You raise a good question, particularly since results often seem to conflict. One week a study finds that coffee or chocolate or some other food or drug is good for you and the next week another study concludes the opposite.
One of the first questions to ask when you come across information about a “new study” is whether it is really a “study” at all, or an analysis, which just looks at previously published studies to address a new issue. Analysis and meta-analysis pool data from chosen studies to investigate and identify relationships. Statistically, analysis can really only ask questions, or identify new questions to be studied, they can’t answer them. Unfortunately the popular press frequently calls them “studies” and often presents their findings as study conclusions, which they are not. If the news item is actually a study, you need to consider whether it took place in humans, animals, or in a test-tube. While studies in animals or test tubes can suggest important effects of a drug or a type of food, we really can’t say that the same thing will happen in people without human studies.
These mostly fall into two categories – observational studies and randomized clinical trials. Observational studies look at a large group of people over time to see how their diets, habits (such as exercise) or a drug they may be taking impact their health. Scientists can get a lot of valuable information this way but not proof of cause and effect. If results suggest that people who ate the most vegetables, ran three miles a day or took a certain drug lived longer or avoided a specific disease, you can’t be sure that the vegetables, the exercise or drug was responsible. Something else might have affected the results – family history, for example, if that wasn’t considered when the data were analyzed.
With randomized clinical trials, researchers recruit volunteers who have a specific health problem and, assign them randomly to two or more groups. One group gets the drug or other intervention under study, while the other gets a placebo. Neither the researchers nor the volunteers know who is taking the real thing. Over time, the investigators collect information on how the condition is affected and what side effects occur. At the study’s end, the results are “unblinded,” so that the researchers can determine how well the drug being studied worked – or didn’t work. When reading about these studies and determining if they apply to you, consider how similar to you the participants were. Were they of a similar age, sex, education level, income group, and ethnic background with the same health concerns and lifestyle?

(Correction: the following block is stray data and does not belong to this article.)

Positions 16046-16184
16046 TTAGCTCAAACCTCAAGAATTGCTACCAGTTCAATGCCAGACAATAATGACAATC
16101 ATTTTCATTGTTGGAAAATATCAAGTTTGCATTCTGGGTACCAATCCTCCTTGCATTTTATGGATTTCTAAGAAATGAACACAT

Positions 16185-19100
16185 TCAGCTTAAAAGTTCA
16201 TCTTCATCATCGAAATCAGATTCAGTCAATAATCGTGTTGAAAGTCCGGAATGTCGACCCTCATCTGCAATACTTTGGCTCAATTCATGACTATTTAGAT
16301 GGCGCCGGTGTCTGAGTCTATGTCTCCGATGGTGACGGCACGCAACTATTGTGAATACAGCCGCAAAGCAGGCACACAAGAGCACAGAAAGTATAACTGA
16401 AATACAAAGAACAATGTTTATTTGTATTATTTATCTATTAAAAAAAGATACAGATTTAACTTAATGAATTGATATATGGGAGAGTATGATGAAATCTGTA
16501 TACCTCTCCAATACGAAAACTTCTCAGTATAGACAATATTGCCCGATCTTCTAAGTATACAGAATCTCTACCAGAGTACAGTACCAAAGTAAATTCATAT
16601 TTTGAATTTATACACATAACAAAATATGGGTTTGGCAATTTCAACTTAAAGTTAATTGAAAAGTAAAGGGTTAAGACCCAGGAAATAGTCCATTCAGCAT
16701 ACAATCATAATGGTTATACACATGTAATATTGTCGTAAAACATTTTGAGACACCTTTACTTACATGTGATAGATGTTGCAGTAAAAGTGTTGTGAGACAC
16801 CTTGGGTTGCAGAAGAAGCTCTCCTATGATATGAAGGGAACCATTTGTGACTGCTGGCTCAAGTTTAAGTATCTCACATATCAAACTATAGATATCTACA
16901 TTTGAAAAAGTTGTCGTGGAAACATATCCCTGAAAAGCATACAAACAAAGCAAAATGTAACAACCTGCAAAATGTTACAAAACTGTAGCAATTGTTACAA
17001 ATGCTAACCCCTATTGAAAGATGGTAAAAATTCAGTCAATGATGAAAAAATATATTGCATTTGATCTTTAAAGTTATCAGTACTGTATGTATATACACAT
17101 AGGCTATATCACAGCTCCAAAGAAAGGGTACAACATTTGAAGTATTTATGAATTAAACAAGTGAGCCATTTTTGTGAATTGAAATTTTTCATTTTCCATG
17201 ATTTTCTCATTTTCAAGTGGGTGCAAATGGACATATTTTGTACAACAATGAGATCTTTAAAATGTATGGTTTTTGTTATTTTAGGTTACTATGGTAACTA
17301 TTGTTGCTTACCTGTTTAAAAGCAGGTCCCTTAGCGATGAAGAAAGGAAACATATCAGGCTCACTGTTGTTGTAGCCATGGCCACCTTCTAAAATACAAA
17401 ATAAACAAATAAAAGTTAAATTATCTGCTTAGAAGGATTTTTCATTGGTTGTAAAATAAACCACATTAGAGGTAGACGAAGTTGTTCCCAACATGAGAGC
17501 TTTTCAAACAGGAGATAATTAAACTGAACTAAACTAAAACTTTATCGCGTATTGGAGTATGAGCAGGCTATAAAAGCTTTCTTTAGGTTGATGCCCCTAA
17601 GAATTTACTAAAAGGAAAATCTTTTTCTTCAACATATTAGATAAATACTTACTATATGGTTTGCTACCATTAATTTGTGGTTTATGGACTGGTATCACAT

You also need to know how to interpret risk. If a study finds that a drug reduces the risk of a disease by, say, 50 percent, you should be aware that this is the “relative” risk reduction, and doesn’t mean that 50 percent of everyone who takes the drug won’t get sick. Relative risk signifies the number of people who don’t get sick while taking the drug compared to the number who normally would get the disease being studied. For example, if out of 100 people, one person could be expected to have a heart attack, a 50 percent decreased risk would mean that a heart attack could be expected to occur in only 0.5 out of 100 people on the drug. The term “absolute risk” refers to the 0.5 number, and can give you a better picture of how helpful taking the drug – or drinking the coffee or eating the chocolate – really would be.
Another consideration is who paid for the research. If it was a drug company or other sponsor with a financial interest in the outcome, you might want to see results in studies examining the same intervention from other sources before you accept the findings.
Andrew Weil, M.D.
“Understanding Risk: What Do Those Headlines Really Mean?” National Institute on Aging, accessed August 18, 2015, https://www.nia.nih.gov/health/publication/understanding-risk#same